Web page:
At Fashion Week in New York, weed hit the runway. While pot leaf motifs were at once on reserve for hippie and Rasta wear, now they have a place in high-end couture. The proliferation of marijuana legalization laws around the country and the fast paced growth of the cannabis industry have allowed the plant to become not just a political statement, but a fashion statement, as well. In short, cannabis is trendy.
For Alexander Wang’s Fall/Winter 2016 collection, for instance, the designer dressed his models in miniskirts, graphic printed shirts, and faux fur coats, all adorned with cannabis leaf graphics. But that wasn’t all: In a corresponding ad campaign, he also featured models rolling joints.
“It’s all about trying to make something more modern and chic that reflects who the cannabis user of today is,” says Pilar Johnson, an Etsy shop owner. Today’s cannabis consumer doesn’t fit into a single, flat stereotype. While the hippie, flower child aesthetic hasn’t gone anywhere per se, it has ceased to be as quintessential or indicative as it once was.
Since American cannabis sales are expected to exceed $10 billion by 2018, there’s both a lot of money for people in cannabis in auxiliary industries to both make and spend. Higher end retailers like Barney’s or Fred Segal have long been carrying items like cannabis scented candles, hemp fabric clothing, pieces with cannabis leaf prints, or jewelry in the shape of the leaf.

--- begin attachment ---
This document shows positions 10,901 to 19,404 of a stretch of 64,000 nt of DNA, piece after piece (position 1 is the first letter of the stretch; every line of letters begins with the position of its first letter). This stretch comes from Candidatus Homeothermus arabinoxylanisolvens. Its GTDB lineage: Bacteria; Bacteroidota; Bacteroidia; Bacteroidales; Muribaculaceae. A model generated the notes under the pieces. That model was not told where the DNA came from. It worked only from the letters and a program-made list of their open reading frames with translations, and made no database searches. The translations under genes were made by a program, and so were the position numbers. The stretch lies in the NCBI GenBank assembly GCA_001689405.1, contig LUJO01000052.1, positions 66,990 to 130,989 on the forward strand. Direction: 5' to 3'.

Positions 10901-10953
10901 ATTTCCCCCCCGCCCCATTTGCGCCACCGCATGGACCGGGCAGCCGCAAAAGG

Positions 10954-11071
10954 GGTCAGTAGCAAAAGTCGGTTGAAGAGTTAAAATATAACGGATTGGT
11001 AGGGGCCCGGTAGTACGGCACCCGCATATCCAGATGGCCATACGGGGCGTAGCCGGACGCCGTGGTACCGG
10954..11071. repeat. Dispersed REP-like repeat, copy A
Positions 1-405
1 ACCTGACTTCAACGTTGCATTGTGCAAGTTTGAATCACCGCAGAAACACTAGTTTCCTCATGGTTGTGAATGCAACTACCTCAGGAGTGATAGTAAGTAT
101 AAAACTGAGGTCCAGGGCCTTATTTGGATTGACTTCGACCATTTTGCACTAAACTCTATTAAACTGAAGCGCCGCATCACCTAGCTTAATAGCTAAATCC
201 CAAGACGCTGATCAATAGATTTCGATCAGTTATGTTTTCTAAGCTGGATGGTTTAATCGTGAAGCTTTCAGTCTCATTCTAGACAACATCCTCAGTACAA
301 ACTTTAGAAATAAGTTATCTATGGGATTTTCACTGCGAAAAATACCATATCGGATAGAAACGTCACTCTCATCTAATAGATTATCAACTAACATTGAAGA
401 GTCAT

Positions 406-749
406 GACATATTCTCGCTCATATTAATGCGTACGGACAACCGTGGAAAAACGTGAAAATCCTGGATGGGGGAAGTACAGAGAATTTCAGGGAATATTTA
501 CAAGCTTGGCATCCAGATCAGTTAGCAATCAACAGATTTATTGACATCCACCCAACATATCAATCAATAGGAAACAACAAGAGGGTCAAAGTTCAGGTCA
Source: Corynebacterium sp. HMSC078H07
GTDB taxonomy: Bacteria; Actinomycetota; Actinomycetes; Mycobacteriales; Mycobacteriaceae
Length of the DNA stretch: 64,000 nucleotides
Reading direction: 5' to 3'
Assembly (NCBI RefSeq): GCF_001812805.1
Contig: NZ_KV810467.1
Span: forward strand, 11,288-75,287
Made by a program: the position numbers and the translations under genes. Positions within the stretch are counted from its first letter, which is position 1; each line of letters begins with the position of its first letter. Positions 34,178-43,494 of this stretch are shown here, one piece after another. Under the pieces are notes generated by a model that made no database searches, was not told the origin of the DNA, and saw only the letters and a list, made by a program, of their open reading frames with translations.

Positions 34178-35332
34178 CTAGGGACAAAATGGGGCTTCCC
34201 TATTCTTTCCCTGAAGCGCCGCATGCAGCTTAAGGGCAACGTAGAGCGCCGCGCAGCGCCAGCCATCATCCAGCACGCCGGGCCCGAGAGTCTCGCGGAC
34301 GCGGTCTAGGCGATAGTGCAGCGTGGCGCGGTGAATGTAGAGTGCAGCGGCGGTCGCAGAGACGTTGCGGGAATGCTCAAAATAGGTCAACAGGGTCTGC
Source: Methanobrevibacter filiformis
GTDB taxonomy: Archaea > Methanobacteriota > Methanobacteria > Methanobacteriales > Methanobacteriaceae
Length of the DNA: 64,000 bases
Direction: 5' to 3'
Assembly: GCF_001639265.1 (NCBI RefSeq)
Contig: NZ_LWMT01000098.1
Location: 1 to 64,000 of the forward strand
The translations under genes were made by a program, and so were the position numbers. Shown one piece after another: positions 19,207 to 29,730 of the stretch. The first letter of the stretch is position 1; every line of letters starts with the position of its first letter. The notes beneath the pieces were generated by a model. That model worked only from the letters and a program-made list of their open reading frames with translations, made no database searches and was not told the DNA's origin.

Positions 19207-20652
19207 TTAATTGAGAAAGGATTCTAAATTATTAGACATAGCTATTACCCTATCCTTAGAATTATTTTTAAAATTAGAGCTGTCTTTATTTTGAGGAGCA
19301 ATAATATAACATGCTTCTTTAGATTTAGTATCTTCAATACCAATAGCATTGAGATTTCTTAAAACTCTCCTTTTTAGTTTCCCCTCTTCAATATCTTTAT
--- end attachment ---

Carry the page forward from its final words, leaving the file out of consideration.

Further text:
Los Angeles designer Jacquie Aiche’s “Sweet Leaf” collection is a quintessential example of how cannabis has come to occupy a budding and ever growing role in trends and fashion.
Branding experts have come to re-conceive of cannabis as both a wellness product and a luxury good. From studded vape pens to Italian leather odor-proof purses, small batch, sun grown boutique cannabis strains to 420-friendly fashion boutiques, fashionable, goal-oriented, professional women have elevated the status of the cannabis plant from a street drug to a public statement.
Label Creatures of the Wind this season featured an embroidered cannabis leaf jacket, which picked up on previous motifs from its pre-fall collections in which weed leaves were also embroidered onto t-shirts and accessories.
While some department stores, such as Neiman Marcus, have been slow to adopt the trend — sticking to more subdued cannabis candles, for instance — each year, cannabis couture is becoming less and less controversial. With people willing to put down significant money on cannabis themed products, it’s hard to say weed is only on reserve for the counterculture.